6. Bradbury Mountain State Park
Bradbury Mountain State Park is a woodsy oasis in Pownal, only a few miles from busy Freeport. It’s an easy 10- to 15-minute hike to the summit, which is only 485 feet high but affords sweeping views of Casco Bay, and is a great spot to witness migrating hawks. More than 21 miles of hiking, biking and equestrian trails, camping, a playground and family-friendly activities year round. The camping area is on the other side of Route 9. Open 9 a.m. until sunset and is the only park in the area to offer shared-use trails for horseback riders and mountain bikers. (bradburymountain.com)
7. Farmers Market at Crystal Spring Farm
Pop up to Brunswick for a peak at what’s frequently called Maine’s prettiest farmers market. From the bread to the oysters to the locally roasted coffee to fresh greens and fall vegetables, the offerings are spectacular. But so is the setting, on the Brunswick-Topsham Land Trust’s Crystal Spring property on the outskirts of Brunswick (277 Pleasant Hill Rd.). It’s a scene worth catching. The market runs outdoors through October, Saturdays from 8:30 a.m. to 12:30 p.m.
8. Cumberland Fair
The greater Portland area’s big agricultural fair starts Sept. 22 and runs through the 28th. It’s a major event, now in its 148th year. With everything from ferris wheel rides to farm animals to Rawhide Rodeo. And food, lots of fair food. Located at the Cumberland Fairgrounds, 197 Blanchard Rd., Cumberland. Free parking. ($12 for 13 and up; cumberlandfair.com)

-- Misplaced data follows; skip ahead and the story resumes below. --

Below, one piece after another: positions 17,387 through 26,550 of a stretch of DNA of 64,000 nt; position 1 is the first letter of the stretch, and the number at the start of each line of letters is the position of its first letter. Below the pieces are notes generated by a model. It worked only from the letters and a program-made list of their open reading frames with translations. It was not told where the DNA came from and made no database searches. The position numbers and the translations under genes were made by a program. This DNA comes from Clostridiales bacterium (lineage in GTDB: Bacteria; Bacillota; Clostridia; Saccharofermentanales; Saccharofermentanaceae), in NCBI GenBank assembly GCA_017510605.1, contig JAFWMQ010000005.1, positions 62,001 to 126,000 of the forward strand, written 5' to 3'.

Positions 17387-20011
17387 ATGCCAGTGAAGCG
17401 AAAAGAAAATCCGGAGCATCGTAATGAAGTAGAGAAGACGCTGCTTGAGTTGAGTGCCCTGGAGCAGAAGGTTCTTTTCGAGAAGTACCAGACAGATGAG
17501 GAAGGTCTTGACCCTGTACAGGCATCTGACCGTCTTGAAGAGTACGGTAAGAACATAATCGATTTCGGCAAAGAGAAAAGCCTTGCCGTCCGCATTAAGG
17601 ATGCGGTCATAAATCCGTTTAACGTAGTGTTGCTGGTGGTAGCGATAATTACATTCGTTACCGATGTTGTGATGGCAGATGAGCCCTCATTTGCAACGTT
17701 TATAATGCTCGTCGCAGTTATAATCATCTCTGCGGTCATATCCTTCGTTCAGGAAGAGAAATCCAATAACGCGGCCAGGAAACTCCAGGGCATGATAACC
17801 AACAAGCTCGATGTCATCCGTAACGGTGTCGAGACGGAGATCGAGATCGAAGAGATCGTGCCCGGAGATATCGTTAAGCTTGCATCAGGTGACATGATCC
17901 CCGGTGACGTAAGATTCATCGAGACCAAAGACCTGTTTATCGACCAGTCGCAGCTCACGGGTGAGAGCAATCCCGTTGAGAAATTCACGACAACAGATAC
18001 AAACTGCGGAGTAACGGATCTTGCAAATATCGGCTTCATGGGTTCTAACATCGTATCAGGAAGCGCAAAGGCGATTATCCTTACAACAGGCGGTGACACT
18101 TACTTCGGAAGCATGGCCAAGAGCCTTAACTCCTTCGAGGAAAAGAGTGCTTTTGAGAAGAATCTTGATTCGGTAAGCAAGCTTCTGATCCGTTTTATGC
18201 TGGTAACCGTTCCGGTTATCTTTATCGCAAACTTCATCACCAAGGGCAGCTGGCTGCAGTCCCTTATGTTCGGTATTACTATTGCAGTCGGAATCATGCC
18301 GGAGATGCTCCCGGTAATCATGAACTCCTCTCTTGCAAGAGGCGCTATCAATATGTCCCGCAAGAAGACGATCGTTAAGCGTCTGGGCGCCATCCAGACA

9. Desert of Maine
One of Maine’s more bizarre attractions, this “desert” at the end of Desert Road on the outskirts of Freeport is 40 acres of silty sand dunes. The Desert of Maine was a thriving farm in the 1700s. Then poor land management (rotate your crops people!) led to erosion that exposed the glacial silt and made farming impossible by 1919. In 1923, Henry Goldrup bought the land and began marketing this novelty as a tourist destination. Daily tours and a country store with essentials as well as tent camping. New owners plan to restore a historic barn and create an arts and music venue. If the desert makes you thirsty, one of Maine’s premier craft brewers, the nearby Maine Beer Company (525 U.S. Route 1) features great beer and wood-fired oven pizza. (desertofmaine.com)
10. Blueberry Pond Observatory
Did you know that Maine has the largest light-pollution-free area in the eastern half of the United States? At this observatory in Pownal, see the moon, planets, galaxies, nebulas, star clusters and supernovas through a 12-inch telescope, then digitally photograph your favorites to print and take home. Evening tours start at about 9:30 p.m., are by appointment only and customized to experience level with stargazing. The observatory is located at 355 Libby Road, Pownal. ($140 for two adults for two hours, free for children under 12; blueberryobservatory.com)